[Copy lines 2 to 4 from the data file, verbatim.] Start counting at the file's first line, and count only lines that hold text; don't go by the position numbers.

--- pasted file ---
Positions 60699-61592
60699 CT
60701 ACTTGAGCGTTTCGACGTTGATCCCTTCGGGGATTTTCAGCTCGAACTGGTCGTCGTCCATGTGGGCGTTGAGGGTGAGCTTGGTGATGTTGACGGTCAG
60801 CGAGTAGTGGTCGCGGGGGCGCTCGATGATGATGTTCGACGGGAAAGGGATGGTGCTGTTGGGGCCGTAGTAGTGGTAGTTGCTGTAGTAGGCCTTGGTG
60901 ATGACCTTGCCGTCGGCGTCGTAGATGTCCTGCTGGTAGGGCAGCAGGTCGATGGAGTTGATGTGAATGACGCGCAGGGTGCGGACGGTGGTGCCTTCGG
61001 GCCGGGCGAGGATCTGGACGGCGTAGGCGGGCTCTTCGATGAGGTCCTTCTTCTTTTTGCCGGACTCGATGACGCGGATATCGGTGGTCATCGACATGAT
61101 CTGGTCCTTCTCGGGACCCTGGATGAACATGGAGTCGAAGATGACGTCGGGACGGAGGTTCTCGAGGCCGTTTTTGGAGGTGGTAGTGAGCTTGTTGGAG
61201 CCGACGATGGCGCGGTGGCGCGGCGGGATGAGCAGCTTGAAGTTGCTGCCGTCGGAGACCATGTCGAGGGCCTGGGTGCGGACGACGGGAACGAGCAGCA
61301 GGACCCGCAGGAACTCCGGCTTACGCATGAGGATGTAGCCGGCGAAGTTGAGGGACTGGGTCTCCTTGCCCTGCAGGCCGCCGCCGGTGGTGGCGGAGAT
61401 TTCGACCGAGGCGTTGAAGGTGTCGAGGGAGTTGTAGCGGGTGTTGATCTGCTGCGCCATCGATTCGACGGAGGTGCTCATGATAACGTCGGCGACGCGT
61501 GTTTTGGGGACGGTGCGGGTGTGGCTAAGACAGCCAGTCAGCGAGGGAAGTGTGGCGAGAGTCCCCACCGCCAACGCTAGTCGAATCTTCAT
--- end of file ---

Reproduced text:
60699 CT
60701 ACTTGAGCGTTTCGACGTTGATCCCTTCGGGGATTTTCAGCTCGAACTGGTCGTCGTCCATGTGGGCGTTGAGGGTGAGCTTGGTGATGTTGACGGTCAG
60801 CGAGTAGTGGTCGCGGGGGCGCTCGATGATGATGTTCGACGGGAAAGGGATGGTGCTGTTGGGGCCGTAGTAGTGGTAGTTGCTGTAGTAGGCCTTGGTG